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AMD to Fix GCN Latency Issues with Driver Updates

Discussion in 'News' started by btarunr, Jan 3, 2013.

  1. radrok

    radrok

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    Yeah I've noticed that, running CFX on Skyrim increases my stuttering notably because the GPU usage on both chips is around 40%.

    When running a single GPU it goes up to 80%-90% and it "seems" smooth.

    Still can't figure out why quadCFX doesn't work on Skyrim but this doesn't concern this topic.
     
  2. Calin Banc

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    To easily detect stutter in Skyrim (or any other game, more so with v-sync on), in MSI Afterburner use the frametime also, not just the FPS counter. You'll notice how in a room, looking in a certain direction, your render time should be 16,6/7ms or so; looking a little bit to the left or right, the counter should show some odd number by 4 numbers or so, changing rapidly - in a screenshot the frametime number would appear as it was in that instance 30+ms in my case. A solution is to set a FPS limit of 58 in MSI Afterburner. A solid 17,2ms should stay for most part of the game (with some micro second burst, mostly unnoticeable). Maybe someone can test that this limit from MAB could eliminate stuttering from other games also?
     
    Last edited: Jan 7, 2013
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  3. Calin Banc

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    It looks like limiting your FPS to 59FPS eliminates the stuttering in the games I've played, but of course, it doesn't get rid of the lag. BF 3 at a constant 59FPS and framerendering time is butter smooth. Still, HDAO gives a small amount of lag; not a problem really, it makes the game look worse - SSAO being more than enough.
     
  4. ...PACMAN...

    ...PACMAN...

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    Can the CPU used in conjunction with a particular gfx card also have a very detrimental effect with regards latency also? I remember with the same Nvidia card (560 ti) and an AMD processor (phenom II) it had all kinds of weird stutter going on in Mafia 2. With an i5 2500k setup, same HDD, same PSU, same memory it was butter smooth with PhysX enabled throughout the whole game.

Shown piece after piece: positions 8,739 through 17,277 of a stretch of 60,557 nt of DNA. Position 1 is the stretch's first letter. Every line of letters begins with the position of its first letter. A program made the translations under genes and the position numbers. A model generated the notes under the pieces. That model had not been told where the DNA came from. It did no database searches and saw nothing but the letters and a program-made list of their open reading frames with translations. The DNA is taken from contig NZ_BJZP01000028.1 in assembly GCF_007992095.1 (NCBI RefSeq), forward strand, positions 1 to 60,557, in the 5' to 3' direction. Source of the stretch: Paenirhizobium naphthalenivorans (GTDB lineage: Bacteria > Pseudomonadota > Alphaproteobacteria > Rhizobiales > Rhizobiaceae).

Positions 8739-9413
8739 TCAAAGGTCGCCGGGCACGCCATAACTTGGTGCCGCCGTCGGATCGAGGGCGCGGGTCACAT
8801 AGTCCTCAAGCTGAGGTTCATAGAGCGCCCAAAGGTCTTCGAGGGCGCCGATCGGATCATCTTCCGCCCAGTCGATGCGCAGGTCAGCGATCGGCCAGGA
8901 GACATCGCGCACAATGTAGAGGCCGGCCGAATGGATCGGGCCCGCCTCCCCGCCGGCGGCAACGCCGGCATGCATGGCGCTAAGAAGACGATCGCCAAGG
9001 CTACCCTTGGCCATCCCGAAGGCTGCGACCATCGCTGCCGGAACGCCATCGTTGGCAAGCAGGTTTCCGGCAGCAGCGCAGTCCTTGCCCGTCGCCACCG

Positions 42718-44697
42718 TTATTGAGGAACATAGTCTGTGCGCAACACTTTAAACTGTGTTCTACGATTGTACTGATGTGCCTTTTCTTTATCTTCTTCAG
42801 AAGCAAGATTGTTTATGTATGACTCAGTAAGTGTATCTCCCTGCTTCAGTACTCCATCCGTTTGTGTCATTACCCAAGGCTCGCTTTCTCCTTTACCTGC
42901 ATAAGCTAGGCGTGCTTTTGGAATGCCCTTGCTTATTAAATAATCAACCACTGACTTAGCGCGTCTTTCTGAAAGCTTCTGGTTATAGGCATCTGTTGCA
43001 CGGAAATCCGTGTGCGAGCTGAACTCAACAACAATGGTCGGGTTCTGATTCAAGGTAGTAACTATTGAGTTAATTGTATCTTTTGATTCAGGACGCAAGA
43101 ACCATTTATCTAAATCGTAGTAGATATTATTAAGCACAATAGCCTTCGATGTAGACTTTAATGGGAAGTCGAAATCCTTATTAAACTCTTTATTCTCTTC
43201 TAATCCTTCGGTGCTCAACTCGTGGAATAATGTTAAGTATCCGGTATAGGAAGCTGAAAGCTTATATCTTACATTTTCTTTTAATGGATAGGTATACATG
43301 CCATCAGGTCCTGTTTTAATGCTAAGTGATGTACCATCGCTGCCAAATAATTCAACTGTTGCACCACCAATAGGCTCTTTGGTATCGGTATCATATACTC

Does the CPU memory bandwidth have a major effect? I know it certainly affects Crossfire and SLI setups with regards AMD.
     
  5. Calin Banc

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    If the CPU is slow enough, I suppose it can hinder a card's performance even on that department. As far as I know, Mafia 2 had some special optimization for PhysX to better run on the CPU. i5 being faster (perhaps on some set of special instructions need for that), it may give better results. You should also take into consideration what other programs run in the background.
     
  6. BigMack70

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  7. blibba

    blibba

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    Skyrim was released 14 months ago, and they've now (somewhat) fixed frame latency issues for one architecture in that game. I'm still not impressed.
     
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  8. qubit

    qubit Overclocked quantum bit

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    Agreed. If they can get on top of problems like this and then stay on top of them, then I'll be impressed.
     
  9. BigMack70

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    Well, it doesn't sound like they were even caring to look at these sort of metrics, so I don't know that I blame them for bad performance in them.

    Nvidia definitely beat them to the punch on this one (as often seems to be the case with anything driver-related), but it's good to see them "fixing" it so quickly.
     
  10. qubit

    qubit Overclocked quantum bit

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    I don't really like the test methodology that the tech report uses.

    Manual playthroughs, even when averaged over several runs are not as consistent as scripted tests, as TR admits. Variations in frame rendering times like we see are exactly the kind of thing you'll get from this way of testing. Still, the result doesn't seem a million miles off.

    Must be a pita to manually play the same bit of game over and over, lol.
     
  11. blibba

    blibba

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    Manual playthroughs vs. automated tests have their advantages and disadvantages, and I think arguments can be made for either.